Carney v. Moody

Annotate this Case

646 S.W.2d 40 (1982)

David M. CARNEY, et al., Movants, v. John B. MOODY, et al., Respondents.

Supreme Court of Kentucky.

December 14, 1982.

Rehearing Denied March 9, 1983.

Kenneth J. Tuggle, Frank W. Burke, Louisville, for movants.

James Ludwig, William Blackburn, Kenneth H. Baker, Joe G. Leibson, C. Michael Hatzell, Louisville, for respondents.

PALMORE, Justice.

In Saylor v. Hall, Ky., 497 S.W.2d 218 (1973), it was held that by virtue of Const. Secs. 14, 54 and 241 the 5-year statutes of limitation [KRS 413.120(14) and 413.135] enacted in 1964 and 1966 could not operate to bar recovery for a death that occurred in 1969 as result of a defect in a building constructed in 1955. In this case we have the same question with respect to injuries occurring in 1978 as the result of defective construction that took place in 1971. The only significant factual distinction between the two cases is that in Saylor the negligent conduct of the builder preceded the enactment of the statutes, whereas in this instance the statutes were in force when the building was constructed. We are of the opinion that this factual distinction is without legal significance, but have concluded nevertheless that the statutes do not violate the constitutional provisions.

Simply stated, Const. Secs. 14 and 54 prohibit the abolition or diminution of legal remedies for wrongful death, personal injuries, property damage or defamation. In Saylor the defendant builder pitched his case on the proposition "that at the time the questioned statutes were enacted, there was no existing right of action for negligence in this state where the plaintiff was a third party and the defendant was a builder whose work had been completed and accepted by the owner with whom he had contracted." 497 S.W.2d at p. 223. Accordingly, the inquiry by the court was "to determine what the situation applicable to the parties . . . was at the time the questioned statutes were enacted in 1964 and 1966 . . . the problem is the state of law in Kentucky when the questioned statutes were enacted." (Emphasis added.) Ibid. And the conclusion reached by the court was that "the builder at that time was at least subject to liability to third parties for negligent construction, though completed and accepted, *41 that created a latent defect . . . where innocent third parties on the property could foreseeably be injured by such dangerous and concealed condition. Therefore, we hold that there was an existing right of action in this state for the type of negligence claimed in this lawsuit when the questioned statutes were enacted." Saylor, at 497 S.W.2d 224.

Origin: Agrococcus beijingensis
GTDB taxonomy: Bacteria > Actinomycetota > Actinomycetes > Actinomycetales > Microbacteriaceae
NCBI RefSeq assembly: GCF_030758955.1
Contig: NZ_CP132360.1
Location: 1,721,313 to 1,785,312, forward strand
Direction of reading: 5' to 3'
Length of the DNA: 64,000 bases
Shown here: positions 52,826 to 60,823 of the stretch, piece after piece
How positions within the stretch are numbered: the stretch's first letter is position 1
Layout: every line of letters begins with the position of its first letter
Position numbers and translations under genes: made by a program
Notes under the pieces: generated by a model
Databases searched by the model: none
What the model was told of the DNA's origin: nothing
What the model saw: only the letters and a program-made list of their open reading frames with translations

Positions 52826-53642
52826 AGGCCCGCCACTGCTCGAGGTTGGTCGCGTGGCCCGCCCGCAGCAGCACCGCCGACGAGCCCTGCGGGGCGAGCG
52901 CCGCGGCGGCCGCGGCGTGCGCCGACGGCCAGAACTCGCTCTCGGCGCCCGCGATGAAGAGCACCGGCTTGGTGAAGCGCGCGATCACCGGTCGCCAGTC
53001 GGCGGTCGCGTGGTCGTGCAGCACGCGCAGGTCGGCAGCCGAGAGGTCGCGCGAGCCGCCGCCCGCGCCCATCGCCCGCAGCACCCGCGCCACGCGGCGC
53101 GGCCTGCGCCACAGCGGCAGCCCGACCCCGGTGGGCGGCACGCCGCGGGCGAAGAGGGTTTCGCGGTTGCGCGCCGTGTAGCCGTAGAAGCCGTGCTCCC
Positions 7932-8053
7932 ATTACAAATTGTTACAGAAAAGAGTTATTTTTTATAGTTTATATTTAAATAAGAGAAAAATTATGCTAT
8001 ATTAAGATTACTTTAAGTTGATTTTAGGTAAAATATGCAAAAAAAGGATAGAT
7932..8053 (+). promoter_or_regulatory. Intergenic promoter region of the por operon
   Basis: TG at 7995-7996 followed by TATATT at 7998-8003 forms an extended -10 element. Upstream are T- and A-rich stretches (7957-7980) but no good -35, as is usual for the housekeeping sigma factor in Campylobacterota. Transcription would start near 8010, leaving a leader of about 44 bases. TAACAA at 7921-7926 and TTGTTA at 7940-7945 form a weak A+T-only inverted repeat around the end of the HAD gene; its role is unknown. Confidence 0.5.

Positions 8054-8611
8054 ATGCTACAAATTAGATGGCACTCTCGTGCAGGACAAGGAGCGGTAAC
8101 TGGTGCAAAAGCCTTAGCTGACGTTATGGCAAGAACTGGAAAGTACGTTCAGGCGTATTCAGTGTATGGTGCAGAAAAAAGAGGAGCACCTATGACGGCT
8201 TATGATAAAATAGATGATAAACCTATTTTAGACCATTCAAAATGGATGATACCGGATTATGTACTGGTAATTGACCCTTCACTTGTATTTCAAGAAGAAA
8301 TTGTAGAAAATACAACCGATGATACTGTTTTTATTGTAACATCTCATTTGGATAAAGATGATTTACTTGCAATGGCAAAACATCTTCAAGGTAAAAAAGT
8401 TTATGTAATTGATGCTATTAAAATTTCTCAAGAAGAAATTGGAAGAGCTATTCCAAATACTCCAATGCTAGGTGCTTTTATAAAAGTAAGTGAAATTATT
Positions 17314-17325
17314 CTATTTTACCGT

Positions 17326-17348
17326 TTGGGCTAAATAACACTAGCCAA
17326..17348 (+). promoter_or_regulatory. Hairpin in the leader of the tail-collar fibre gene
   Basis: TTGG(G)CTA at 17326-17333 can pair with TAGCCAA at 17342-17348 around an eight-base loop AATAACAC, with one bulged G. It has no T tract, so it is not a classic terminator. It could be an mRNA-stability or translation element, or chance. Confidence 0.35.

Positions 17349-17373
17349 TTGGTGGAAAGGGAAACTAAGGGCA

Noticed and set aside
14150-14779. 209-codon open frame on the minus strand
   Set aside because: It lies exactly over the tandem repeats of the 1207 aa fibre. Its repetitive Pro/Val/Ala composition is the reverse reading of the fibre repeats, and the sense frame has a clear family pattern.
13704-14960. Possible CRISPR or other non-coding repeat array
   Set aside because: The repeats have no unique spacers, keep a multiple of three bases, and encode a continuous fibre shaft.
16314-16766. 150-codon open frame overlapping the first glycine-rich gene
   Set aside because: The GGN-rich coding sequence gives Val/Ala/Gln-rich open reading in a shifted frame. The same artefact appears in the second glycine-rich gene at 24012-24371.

The problem with the Saylor opinion as a precedent in this case is that it did not discuss or decide the question of whether the facts would have given rise to a legal cause of action not only when the statutes of limitation were enacted in 1964 and 1966, but also when the Constitution was adopted in 1891.

In the earlier cases construing this aspect of Const. Secs. 14 and 54 the inquiry was directed to whether the right of action affected by a statute "had become established prior to the adoption of the Constitution." Happy v. Erwin, Ky., 330 S.W.2d 412, 413 (1959), citing Ludwig v. Johnson, 243 Ky. 533, 534, 49 S.W.2d 347 (1932). See also Kentucky Utilities Co. v. Jackson-County Rural Electric Coop. Assoc., Ky., 438 S.W.2d 788, 790 (1969). So, too, has this same benchmark been recognized more recently in Fireman's Fund Insurance Company v. Government Employees Insurance Company, Ky., 635 S.W.2d 475, 477 (1982).

It is not seriously contended that the law as it prevailed in 1891 would have afforded the injured parties a remedy against the negligent builder or builders. Cf. Simons v. Gregory, 120 Ky. 116, 85 S.W. 751 (1905), which appears to have been the law until it was effectually overruled by Saylor. It is our conclusion, therefore, that Const. Secs. 14 and 54 do not apply.

The respondents argue that because negligence was an established basis for a cause of action in 1891 all rights of action based on negligence, especially of a type recognized at the time the limitations statutes were enacted in 1964 and 1966, are constitutionally protected. This would mean, however, that every enlargement in the field of liability for negligent conduct, whether effected by statute or by decision of this court, would assume constitutional status, beyond the power of either court or legislature to overrule or repeal it. We cannot accede to that proposition. Our construction of these constitutional provisions is and should be that which leaves to the policy-making arm of government the broadest discretion consistent with their language. That the statutes limiting the period of a builder's exposure to liability for faulty construction may occasionally leave injured parties without a remedy, or without a solvent defendant, cannot justify the courts in taking corrective measures that more appropriately fall within the prerogative of the legislature.

The decision of the Court of Appeals is reversed and the cause is remanded to that court for further proceedings not inconsistent with this opinion.

All concur.